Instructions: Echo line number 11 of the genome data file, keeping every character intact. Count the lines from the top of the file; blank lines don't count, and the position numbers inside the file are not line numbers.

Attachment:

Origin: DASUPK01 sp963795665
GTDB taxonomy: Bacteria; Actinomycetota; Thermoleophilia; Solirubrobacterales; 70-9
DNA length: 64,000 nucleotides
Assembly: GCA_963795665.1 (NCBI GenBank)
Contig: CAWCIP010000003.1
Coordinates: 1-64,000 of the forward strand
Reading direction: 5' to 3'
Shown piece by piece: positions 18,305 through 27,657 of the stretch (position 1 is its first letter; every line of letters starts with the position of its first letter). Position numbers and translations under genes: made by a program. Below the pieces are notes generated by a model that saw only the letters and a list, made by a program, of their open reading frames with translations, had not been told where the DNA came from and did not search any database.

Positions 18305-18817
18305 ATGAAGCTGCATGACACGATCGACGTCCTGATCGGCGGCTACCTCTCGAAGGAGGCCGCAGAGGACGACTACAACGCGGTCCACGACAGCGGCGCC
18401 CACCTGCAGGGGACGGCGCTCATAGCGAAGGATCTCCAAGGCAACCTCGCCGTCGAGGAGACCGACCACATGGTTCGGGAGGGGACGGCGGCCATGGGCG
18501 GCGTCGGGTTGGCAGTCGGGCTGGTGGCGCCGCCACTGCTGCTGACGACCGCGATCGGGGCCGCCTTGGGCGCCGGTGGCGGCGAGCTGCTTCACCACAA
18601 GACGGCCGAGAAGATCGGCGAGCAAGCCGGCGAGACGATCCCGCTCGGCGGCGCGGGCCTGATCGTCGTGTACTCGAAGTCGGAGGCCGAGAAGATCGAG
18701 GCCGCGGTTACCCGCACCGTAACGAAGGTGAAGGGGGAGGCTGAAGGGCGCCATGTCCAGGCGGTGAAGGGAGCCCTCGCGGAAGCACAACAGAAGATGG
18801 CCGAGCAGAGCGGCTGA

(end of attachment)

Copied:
18401 CACCTGCAGGGGACGGCGCTCATAGCGAAGGATCTCCAAGGCAACCTCGCCGTCGAGGAGACCGACCACATGGTTCGGGAGGGGACGGCGGCCATGGGCG